Konrad v. State
In Konrad v. State, 763 P.2d 1369, 1373 (Alaska App. 1988) the Court stated the following:
The need to focus on the specific circumstances of each case derives from the definition of "dangerous instrument." While the statutory definition encompasses "anything" that is capable of causing death or serious physical injury, the express language of the statute requires that an instrument's potential for causing death or serious physical injury be assessed in light of "the circumstances in which it is used, attempted to be used, or threatened to be used." (Konrad, 763 P.2d at 1373.)
The Court stated in Konrad: "It is the actual use of the instrument in each case that must be considered, not abstract possibilities for use of the instrument in hypothetical cases."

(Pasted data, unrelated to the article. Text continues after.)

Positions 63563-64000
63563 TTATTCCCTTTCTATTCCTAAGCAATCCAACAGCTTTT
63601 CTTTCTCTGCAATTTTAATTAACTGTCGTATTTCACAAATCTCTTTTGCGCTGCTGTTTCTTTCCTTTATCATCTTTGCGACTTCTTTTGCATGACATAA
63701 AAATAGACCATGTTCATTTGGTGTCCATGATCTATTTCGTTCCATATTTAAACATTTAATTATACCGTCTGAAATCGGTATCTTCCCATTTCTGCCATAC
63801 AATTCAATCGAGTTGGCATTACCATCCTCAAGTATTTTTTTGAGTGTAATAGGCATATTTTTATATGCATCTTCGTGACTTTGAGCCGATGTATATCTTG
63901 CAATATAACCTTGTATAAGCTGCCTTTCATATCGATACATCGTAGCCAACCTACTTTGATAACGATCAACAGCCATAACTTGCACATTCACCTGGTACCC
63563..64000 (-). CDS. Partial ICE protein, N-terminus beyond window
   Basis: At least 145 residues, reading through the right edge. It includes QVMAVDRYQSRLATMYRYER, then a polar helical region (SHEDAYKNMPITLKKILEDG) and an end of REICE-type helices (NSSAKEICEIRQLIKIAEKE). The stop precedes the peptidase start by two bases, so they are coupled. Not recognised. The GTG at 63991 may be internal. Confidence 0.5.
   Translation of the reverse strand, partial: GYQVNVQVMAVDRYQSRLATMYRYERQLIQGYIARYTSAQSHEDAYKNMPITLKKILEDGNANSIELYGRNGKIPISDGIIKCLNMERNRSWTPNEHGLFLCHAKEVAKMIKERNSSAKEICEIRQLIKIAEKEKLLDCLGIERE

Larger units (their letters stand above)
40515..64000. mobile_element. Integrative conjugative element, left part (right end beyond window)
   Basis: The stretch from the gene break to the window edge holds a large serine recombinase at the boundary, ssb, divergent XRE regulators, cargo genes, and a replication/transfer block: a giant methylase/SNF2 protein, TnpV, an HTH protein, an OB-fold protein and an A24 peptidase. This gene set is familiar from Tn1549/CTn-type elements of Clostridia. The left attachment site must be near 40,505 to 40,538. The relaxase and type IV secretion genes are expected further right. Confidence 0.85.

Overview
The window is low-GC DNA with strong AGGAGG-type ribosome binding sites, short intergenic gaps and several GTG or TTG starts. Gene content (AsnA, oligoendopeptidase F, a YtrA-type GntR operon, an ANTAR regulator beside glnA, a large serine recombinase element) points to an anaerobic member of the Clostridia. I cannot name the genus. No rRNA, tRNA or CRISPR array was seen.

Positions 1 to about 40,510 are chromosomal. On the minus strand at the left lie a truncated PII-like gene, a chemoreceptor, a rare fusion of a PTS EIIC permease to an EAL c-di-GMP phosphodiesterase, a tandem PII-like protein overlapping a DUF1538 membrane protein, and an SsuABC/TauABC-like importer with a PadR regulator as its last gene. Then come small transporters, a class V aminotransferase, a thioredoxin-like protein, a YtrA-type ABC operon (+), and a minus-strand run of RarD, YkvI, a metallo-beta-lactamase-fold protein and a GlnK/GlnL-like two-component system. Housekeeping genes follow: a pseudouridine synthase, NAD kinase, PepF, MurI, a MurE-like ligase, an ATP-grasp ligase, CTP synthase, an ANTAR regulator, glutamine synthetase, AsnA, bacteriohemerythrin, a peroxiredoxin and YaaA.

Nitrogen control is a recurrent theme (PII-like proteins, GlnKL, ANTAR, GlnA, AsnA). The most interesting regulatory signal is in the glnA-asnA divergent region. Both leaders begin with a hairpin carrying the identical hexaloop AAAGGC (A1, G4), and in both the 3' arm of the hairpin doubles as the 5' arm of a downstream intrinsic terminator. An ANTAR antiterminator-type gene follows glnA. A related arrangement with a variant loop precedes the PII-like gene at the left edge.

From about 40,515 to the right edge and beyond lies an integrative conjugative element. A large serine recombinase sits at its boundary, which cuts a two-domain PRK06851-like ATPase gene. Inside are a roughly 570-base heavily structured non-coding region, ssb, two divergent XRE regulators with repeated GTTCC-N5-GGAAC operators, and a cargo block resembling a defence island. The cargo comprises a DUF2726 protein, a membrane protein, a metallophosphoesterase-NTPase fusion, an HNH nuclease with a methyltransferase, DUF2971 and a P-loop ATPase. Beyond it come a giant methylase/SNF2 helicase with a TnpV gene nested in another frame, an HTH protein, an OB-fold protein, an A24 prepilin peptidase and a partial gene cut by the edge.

In Konrad, the Court found that the evidence presented would not support a conviction for third degree assault. This court offered the following explanation: "On the record of the present case, a conclusion that Konrad's hands were capable of causing death or serious physical injury under the circumstances in which they were actually used -- that is, that they actually created a substantial risk of death or serious physical injury to Luann Konrad -- would be wholly speculative." Id. at 1376.